Proposed legislation raises housing costs
In 2012, BIA was instrumental in passing Act 83, which prohibits counties from mandating installation or retrofitting of automatic fire sprinklers in (1) new or existing one (or two) family residential dwellings; and (2) non-residential agricultural and aquaculture buildings and structures located outside the urban area — provided that this does not apply to new homes that require a variance from access road or fire fighting water supply requirements. Act 83 sunsets on June 30, 2017.
Only Maryland and California require fire sprinklers in new home construction. All other states have prohibited the requirement at the state level or in their new building codes. (NAHB) H.B. 1630 and S.B. 2089 were just introduced (this week) as part of the State Fire Council’s (SFC) legislative package and propose to repeal Act 83. They argue that fire sprinklers save lives, and that the counties should decide. BIA has never opposed fire sprinklers. BIA strongly supports the rights of owners to voluntary installation. In a 2012 informational briefing at the state Capitol, the chief proponent for the SFC admitted that when he renovated his home five years prior, he did not install fire sprinklers because of the cost. Why, then, are they proposing to require the rest of us to do so?
Let’s look at the facts:
• Almost all house fires occur in older homes, not newer construction. We requested data from the HFD on house fires between 2005 and 2012, including the age of the homes. However, no data is kept on the age of the home that sustained fire damage. 80 percent of homes on Oahu are older than 15 years old.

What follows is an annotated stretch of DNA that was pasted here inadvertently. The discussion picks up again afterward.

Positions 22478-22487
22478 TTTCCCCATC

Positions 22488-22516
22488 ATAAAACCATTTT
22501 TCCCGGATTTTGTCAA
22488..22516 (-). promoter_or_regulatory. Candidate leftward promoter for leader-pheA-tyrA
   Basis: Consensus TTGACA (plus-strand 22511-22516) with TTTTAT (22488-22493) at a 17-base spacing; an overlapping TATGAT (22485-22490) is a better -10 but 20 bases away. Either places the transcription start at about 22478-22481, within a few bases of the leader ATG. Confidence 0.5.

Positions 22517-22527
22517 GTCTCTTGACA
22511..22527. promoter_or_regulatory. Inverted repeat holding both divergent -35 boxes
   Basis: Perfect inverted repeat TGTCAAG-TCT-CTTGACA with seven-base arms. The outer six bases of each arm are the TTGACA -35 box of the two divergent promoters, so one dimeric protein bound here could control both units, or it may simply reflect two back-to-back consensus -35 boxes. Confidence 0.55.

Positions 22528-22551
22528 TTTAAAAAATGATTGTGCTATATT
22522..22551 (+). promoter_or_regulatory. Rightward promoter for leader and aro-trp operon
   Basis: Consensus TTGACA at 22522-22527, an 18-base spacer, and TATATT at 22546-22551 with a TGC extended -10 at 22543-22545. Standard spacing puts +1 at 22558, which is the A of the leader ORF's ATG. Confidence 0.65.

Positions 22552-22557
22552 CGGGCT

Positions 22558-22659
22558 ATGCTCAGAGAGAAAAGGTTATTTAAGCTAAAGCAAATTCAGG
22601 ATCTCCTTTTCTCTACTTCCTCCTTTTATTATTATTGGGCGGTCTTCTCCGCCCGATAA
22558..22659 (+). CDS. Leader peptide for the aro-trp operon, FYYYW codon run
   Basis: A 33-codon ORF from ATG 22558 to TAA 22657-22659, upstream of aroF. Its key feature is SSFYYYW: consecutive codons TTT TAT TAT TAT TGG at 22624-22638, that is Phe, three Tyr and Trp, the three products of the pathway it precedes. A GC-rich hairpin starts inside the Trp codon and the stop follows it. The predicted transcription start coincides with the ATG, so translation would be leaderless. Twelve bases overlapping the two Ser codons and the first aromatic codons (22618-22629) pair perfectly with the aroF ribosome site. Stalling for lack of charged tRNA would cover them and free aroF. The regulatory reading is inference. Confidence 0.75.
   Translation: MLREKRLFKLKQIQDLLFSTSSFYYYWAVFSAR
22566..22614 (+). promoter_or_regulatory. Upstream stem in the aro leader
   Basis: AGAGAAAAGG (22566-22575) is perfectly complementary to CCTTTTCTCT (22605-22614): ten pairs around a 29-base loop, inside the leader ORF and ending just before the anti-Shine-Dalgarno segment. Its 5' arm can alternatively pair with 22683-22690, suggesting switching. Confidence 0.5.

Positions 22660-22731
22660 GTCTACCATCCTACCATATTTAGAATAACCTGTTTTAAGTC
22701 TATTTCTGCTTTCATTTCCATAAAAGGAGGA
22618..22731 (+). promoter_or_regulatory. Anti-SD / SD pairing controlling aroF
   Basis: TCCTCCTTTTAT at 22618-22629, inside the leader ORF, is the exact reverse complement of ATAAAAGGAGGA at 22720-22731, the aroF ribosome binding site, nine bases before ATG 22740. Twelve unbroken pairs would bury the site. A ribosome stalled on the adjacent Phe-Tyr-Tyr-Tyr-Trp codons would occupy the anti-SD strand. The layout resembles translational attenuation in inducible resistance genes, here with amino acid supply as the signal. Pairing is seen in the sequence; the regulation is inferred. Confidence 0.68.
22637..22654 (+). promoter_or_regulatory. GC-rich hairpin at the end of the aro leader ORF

• The data provided by Maui County, however, showed that between 2005 and 2012, 173 residential fires were reported. Of those, 13 homes were built in 2000 or later, totaling $879,050 in property damage out of a total of $21,636,276. The remaining homes were built between 1935 and 1999.
• While new homes do become old, new homes are built to meet today’s fire codes with materials that meet fire resistant Federal standards.
• Residential fires have been declining over the years.
• According to a report by the Investigative Committee on Fire Sprinkler Implementation, which BIA participated in, it would cost between $18,092 and $23,245 to install fire sprinklers in an average 1,500 square foot home in Honolulu, $17,298 to $29,748 in Maui County, $19,618 to $25,580 in Hawaii County, and $24,253 to $42,230 in Kauai County. These costs consider a tank and pump option, and upgrading your meter to accommodate the sprinkler system, which must be hooked up to the board of water supply.
Governor Abercrombie signed Act 83 into law. The cost of installing fire sprinklers raises the cost of a new home. Call your Senator and Representative and ask them to leave Act 83 alone — the decision to install fire sprinklers should be left to the homeowner.
For more information, contact Karen Nakamura at firstname.lastname@example.org or call her direct line at 629-7502.
Karen Nakamura is CEO of the Building Industry Association of Hawaii.